• July 9, 2020

    COVID-19 may force GCC companies to cut dividend payout

    Dividend payments have been an important tool to get investors to buy shares of companies as dividends provide a return on investment even during periods when the markets are down. GCC Companies listed on stock exchanges have provided consistent dividends in recent years. Due to Covid-19, many GCC Companies may be forced to cut dividend payouts due to fall in earnings and need to preserve cash. We examine the impact on dividends due to the pandemic and its ramifications for...

  • June 8, 2020

    Implications of COVID-19 on GCC Asset Classes

    COVID-19 has rendered economic outlook and companies’ performance projections for 2020 meaningless in a single stroke. Heightened uncertainty has become an everyday reality in the current times. As the coronavirus scare continues, the world is faced with multidimensional issues and tough questions, be it finding an effective treatment for the virus, zeroing in on an optimal quantum of stimulus or deciding the right time to lift lockdowns. With measures like social distancing and lockdowns affecting day-to-day lives of people, asset...

  • June 7, 2020

    How to improve the Secondary Market for Sukuk Bonds

    This article was first published in Islamic Finance news Volume 17 Issue 22 dated the 3rd June 2020 Sukuk bonds have been gaining in popularity since their first issuance in 1990. According to the International Islamic Financial market (IIFM), Global Sukuk Issuances with maturity over 18 months totalled USD 42 billion in 2019, a growth of 6% over 2018 and nearly 40% over 2009. However, in-spite of the rise in issuances, the secondary market for Sukuk Bonds has remained illiquid...

  • May 11, 2020

    COVID-19’s direct and indirect impact on GCC banking sector

    The Current economic crisis due to the COVID-19 pandemic is likely to impact many sectors, none more so than Banking. The Banking sector will be directly impacted by lower profitability, increased non-performing loans (NPLs), deterioration in capital adequacy etc. and also indirectly impacted by the effect of the various lockdowns and restrictions on the other sectors to which GCC banks are exposed which would impact their operations and profitability in the long run. Direct Impact due to COVID-19 The operations...

  • December 16, 2019

    Regulations governing liquidity risk in Islamic Banking

    This article was first published in Islamic Finance news Volume 16 Issue 48 dated the 4th December 2019 Given the systemic importance and the pivotal role played by banks in a country’s economy, banking regulations are of paramount importance for all stakeholders. Guidelines and regulations enable all banks to maintain stability and monitor their risk. In the context of Islamic Banking, liquidity risk is challenging because of limited availability of Shariah compliant short term liquidity instruments and a shallow markets...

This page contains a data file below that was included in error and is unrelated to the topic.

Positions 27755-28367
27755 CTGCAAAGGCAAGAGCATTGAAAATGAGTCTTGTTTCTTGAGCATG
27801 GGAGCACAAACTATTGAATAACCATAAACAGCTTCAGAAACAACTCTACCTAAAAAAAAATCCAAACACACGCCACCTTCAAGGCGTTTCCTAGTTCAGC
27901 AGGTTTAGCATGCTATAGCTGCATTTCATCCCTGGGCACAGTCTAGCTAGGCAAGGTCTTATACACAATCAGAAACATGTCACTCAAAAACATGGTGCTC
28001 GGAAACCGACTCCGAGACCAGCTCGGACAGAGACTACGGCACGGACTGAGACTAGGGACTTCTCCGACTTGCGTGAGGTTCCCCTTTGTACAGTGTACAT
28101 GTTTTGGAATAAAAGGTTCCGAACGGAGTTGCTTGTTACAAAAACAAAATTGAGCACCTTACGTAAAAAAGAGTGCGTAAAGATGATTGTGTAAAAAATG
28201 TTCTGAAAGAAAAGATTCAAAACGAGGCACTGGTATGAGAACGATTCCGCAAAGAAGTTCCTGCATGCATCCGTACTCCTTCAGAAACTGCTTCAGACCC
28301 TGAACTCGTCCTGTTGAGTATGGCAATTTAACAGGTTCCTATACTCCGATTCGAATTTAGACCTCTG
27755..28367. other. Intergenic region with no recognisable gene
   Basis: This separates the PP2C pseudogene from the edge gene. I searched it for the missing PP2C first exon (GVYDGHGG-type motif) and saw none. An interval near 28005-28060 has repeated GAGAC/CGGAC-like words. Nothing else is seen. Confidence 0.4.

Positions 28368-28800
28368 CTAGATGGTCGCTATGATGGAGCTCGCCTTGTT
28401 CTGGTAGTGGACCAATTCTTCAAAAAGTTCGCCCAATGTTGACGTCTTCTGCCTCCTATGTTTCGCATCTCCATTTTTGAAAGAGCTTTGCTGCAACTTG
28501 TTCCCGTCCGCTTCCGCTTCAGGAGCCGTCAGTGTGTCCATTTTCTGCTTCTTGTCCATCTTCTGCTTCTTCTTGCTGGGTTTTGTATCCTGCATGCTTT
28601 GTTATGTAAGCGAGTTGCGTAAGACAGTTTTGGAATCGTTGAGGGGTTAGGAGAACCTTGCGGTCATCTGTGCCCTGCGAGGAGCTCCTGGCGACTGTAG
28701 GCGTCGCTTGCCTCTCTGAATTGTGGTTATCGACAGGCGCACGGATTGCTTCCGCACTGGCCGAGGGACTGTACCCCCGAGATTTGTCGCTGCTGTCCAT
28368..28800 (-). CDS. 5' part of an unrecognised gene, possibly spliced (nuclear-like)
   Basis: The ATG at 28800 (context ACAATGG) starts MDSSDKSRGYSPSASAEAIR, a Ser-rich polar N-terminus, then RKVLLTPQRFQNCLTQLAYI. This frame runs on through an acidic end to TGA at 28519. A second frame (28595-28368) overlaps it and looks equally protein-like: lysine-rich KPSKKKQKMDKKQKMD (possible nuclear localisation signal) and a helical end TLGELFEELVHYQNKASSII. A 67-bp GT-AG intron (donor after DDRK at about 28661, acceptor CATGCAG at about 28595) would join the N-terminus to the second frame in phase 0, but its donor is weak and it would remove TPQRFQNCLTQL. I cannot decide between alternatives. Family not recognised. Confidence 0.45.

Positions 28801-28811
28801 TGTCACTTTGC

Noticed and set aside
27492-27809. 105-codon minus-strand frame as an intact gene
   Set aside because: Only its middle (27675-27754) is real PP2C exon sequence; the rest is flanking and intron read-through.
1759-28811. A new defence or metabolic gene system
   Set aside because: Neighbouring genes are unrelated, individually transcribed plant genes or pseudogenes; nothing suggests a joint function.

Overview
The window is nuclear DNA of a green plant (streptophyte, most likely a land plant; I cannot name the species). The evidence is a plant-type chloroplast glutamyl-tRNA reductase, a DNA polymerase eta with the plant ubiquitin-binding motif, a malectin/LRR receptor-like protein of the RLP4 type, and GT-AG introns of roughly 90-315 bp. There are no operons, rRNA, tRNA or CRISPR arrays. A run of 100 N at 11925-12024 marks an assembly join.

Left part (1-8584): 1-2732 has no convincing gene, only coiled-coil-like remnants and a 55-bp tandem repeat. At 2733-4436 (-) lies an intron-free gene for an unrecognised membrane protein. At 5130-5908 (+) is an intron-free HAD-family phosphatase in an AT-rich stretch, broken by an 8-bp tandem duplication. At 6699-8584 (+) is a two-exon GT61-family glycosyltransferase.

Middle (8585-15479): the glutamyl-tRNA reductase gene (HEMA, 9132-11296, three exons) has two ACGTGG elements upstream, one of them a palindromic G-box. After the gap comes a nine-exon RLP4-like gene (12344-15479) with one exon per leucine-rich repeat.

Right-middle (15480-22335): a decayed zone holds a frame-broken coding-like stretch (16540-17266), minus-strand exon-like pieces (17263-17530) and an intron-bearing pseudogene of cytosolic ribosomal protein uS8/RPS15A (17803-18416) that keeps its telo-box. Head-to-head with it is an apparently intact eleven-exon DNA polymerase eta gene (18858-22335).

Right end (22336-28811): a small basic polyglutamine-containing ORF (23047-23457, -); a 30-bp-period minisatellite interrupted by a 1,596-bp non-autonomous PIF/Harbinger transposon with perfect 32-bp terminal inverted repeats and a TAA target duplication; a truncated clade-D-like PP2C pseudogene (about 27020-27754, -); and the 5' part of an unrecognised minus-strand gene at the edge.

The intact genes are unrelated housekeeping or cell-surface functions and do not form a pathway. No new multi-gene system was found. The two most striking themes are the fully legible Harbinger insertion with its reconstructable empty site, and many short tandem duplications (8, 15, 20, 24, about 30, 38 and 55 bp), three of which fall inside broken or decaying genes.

• November 21, 2019

    What affects the liquidity position of Islamic banks?

    This article was originally published in Islamic Finance News (IFN). Maturity transformation is the primary business of banks and which by definition is the conversion of a bank’s short-term liabilities into longer-term investments through loans and advances. The very nature of a bank’s business model requires them to hold a mix of liquid liabilities with illiquid assets. While the primary target of banks is to strive for profitability by optimal utilization of available funds, they also have to maintain an...

  • September 19, 2019

    Liquidity in Islamic banking: Challenges and opportunities

    This article was orginally published in Islamic Finance News (IFN). Liquidity management has been a key element for banking, be it conventional or Islamic. However, the main difference between the two lies in the tools each of them can use to effectively manage liquidity. Conventional banks have access to instruments such as interbank deposits, repo operations, foreign exchange swaps, T-bills [treasury bills] and commercial papers that are inaccessible to Islamic banks due to their nature of charging interest, which is...

  • September 15, 2019

    Do GCC Banks have adequate capital buffers?

    The term liquidity is defined as the banks’ ability to fund rising assets and to meet its obligations on time. Therefore, when banks are unable to perform the primary tasks of funding assets and paying its obligations, it faces liquidity risk. Effective liquidity management is important to promote macro-financial stability. In the GCC countries, fixed exchange rate regimes provide reliable nominal anchors, but when combined with open capital accounts, they result in limited independence of monetary policy. At the same...

  • August 6, 2018

    Banking stocks propel the GCC markets

    According to our recently released Monthly Market Review for the month of July, the second half of the year started on a good note for the stock markets of Kuwait and its regional peers, as they continue to yield positive results. Kuwait markets registered a positive performance for the month of July, as its All Share index gained 5.7%, propelling its YTD gains to 9.6%. Among Kuwait’s blue chip companies, Zain, Kuwait Financial House (KFH) and National Bank of Kuwait...

  • January 29, 2017

    Mobile payments are a great business opportunity for GCC banks

    The article originally appeared in The National | Business. Cash is still king in the GCC. But that is soon to change. The beauty of disruptive technology is it disrupts, no matter what. Either companies adapt quickly, or get swamped under. Consider the case of mobile payments. Sweden opened its first unmanned convenience store in March last year. Amazon is testing a grocery store in Seattle with no checkout lines. Customers check-in at the entrance of the store with a...